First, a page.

I was preparing my column for the parish bulletin yesterday, and was writing about our miserable choices in the presidential election. Like many people, I find the two party candidates morally unacceptable, and I have decided I will not vote for either. But what are the alternatives?
My original plan was to write a summary of each candidate; then I remembered the Archbishop really doesn't like any sort of "voter guides" provided in our parishes, and whatever my intention, it might have seemed to be that. So, I cut all that out, and pasted it here. This is my personal blog. So here is the information I gathered:
Former Secretary of State Hilary Clinton is aggressively pro-abortion, even favoring tax funding for abortion. She has made clear she will appoint justices to the U.S. Supreme Court that will sustain abortion on demand, as well as maintain the Obergefell decision that redefined marriage. She has voiced support for policies and decisions under President Obama that are harmful to religious freedom. I found conflicting responses on torture. Her website doesn’t address euthanasia, but I found a comment online endorsing it. She endorses limiting, but not ending, the death penalty.
Meanwhile, businessman Donald Trump has given much more positive answers on abortion – although he supports abortion in the case of rape and incest; he has said he will appoint judges that are pro-life and pro-traditional marriage. It should be mentioned that he is a recent convert to these positions. He has said conflicting things about religious freedom. Mr. Trump strongly supports the death penalty; he has called for increased use of torture, and endorsed targeting and killing non-combatant family members of terrorists.
Notably, his website doesn’t address any of these issues; these positions can be found elsewhere. Meanwhile, Mr. Trump has become known for a long string of outrageous and offensive statements, including about women, illegal immigrants, a Muslim family whose son died in the service of our country, a U.S. born judge of Mexican descent, and former POW and current Senator John McCain, just to cite a few examples.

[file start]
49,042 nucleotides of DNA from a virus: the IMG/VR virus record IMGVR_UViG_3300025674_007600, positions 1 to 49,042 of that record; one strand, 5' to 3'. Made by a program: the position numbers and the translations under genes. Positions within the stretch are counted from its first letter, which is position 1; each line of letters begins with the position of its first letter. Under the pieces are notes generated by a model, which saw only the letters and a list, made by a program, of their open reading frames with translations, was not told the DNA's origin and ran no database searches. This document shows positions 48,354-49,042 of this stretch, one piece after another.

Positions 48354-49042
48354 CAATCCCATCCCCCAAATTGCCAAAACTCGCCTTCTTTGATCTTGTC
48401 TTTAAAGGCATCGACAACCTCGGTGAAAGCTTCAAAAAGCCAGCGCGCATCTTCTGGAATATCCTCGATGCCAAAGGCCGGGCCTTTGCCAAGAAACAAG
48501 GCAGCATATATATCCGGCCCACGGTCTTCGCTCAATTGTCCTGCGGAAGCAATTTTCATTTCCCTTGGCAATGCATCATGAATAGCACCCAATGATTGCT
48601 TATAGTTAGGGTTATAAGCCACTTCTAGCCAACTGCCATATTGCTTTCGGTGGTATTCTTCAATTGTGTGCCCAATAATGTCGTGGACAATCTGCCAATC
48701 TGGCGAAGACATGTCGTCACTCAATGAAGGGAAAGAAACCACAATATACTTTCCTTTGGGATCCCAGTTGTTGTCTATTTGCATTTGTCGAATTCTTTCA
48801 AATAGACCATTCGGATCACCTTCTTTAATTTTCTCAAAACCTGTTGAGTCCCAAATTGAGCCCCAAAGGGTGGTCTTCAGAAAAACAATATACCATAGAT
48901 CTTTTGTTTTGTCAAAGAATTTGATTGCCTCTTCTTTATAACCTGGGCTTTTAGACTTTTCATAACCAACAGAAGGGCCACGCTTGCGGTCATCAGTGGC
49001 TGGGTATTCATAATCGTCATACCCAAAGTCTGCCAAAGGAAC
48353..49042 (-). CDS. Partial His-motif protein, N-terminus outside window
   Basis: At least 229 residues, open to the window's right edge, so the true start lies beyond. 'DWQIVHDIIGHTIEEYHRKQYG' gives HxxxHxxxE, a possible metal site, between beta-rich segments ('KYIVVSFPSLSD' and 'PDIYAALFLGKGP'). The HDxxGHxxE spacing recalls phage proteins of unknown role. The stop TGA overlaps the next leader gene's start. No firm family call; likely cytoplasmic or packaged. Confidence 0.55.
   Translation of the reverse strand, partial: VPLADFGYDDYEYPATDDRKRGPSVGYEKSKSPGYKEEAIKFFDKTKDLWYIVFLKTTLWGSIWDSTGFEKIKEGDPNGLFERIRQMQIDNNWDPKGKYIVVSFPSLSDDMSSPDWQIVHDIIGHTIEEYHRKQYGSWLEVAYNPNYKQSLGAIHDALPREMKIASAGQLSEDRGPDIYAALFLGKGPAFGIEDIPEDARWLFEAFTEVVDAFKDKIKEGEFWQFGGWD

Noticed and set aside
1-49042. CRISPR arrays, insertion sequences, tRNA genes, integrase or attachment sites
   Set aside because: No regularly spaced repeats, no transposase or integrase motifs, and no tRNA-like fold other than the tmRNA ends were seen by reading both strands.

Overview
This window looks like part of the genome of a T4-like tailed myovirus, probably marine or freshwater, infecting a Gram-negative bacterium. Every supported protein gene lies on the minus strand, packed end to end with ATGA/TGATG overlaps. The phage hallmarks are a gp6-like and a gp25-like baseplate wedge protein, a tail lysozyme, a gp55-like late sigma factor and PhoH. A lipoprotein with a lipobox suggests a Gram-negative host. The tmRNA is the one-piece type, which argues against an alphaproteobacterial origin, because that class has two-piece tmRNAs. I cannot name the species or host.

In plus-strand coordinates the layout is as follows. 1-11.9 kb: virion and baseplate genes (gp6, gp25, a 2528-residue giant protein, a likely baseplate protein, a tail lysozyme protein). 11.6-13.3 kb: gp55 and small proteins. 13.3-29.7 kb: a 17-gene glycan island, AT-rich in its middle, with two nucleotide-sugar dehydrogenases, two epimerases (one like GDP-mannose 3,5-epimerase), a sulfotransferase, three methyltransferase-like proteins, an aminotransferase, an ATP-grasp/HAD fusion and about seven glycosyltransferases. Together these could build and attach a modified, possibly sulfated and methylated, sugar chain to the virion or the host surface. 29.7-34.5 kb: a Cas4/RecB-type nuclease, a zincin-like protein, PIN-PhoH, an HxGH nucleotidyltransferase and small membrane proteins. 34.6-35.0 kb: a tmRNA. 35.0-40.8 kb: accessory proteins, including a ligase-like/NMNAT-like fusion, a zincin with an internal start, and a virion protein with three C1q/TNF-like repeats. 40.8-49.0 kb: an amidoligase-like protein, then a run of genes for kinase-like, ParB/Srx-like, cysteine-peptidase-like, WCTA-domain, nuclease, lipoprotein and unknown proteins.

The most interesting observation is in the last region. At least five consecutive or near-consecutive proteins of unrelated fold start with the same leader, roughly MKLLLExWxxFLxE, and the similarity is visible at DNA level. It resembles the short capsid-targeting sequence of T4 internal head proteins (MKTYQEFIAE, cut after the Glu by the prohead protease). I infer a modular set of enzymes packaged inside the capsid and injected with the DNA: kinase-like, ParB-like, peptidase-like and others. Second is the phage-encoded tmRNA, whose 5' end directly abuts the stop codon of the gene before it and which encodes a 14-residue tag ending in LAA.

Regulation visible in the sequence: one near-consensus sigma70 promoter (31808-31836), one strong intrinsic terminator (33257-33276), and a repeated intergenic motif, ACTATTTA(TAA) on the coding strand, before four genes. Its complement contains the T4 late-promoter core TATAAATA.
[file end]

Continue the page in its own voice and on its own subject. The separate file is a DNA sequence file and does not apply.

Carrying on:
Obviously there are many more issues of concern than what I’ve highlighted, but not all issues are of equal gravity, and I’ve tried to call attention to those that matter most. Some people have decided they will support one of these candidates as the “lesser of two evils.” That is a morally acceptable approach, but I think we need to be clear-eyed about the reality of the candidate we end up voting for.
But what about an alternative? No one is obligated to vote for either the Democrat or Republican, especially if you have serious reservations, as many have. I took some time this week looking up the five most prominent “third party” candidates; here’s my summary, with links to their websites so you can make your own judgments.
Darrell Castle, Constitution Party. He is 100% prolife and pro-traditional marriage. His party is against euthanasia, but supports the death penalty. He is strong on religious freedom. I could not find something explicit on torture. His party is fairly conservative, although it does oppose “interventionism” in foreign policy. Website here.
Gary Johnson, Libertarian Party. He describes himself as personally opposed to abortion but doesn’t support any change of laws to protect the unborn. He is in favor of so-called “same sex marriage” and is unclear on protecting religious freedom. He is against torture. I couldn’t find his position on euthanasia or the death penalty. The Libertarian Party tends to be very anti-government, often going so far as to advocate legalizing prostitution and drugs, and making drastic reductions in the powers and expenditures of the federal government. Website here.
Michael Maturen, American Solidarity Party. He is a Catholic, and his party is an attempt to develop a consistently Catholic approach on all federal issues. He is 100% prolife and pro-traditional marriage. He is against torture and the death penalty. In questions of economics and foreign policy, his approach includes ideas from both left and right.
Evan McMullin, Independent. His platform is much briefer than the others. His website gives a strong statement in defense of the sanctity of life and religious freedom, but isn’t as specific as many would like. He opposes tax funding for abortion and says he would appoint judges that would overturn Roe v. Wade (which imposed abortion-on-demand). He specifically distances himself from torture and targeting non-combatants in war. I couldn’t find his position on euthanasia or the death penalty. His website doesn’t address marriage, but elsewhere I found an interview in which he said he wouldn’t seek to overturn the Supreme Court’s Obergefell ruling imposing “same sex marriage” on all 50 states.
Jill Stein, Green Party. She is strongly pro-legal abortion and supports redefining marriage to include same sex “marriage.” Her party’s positions on these issues suggest she won’t be friendly to religious freedom concerns. She is against torture and the death penalty. I couldn’t find her position on euthanasia. Her platform overall is pretty left wing, favoring drastic reductions in defense spending, and significant increases in government spending and involvement in the economy.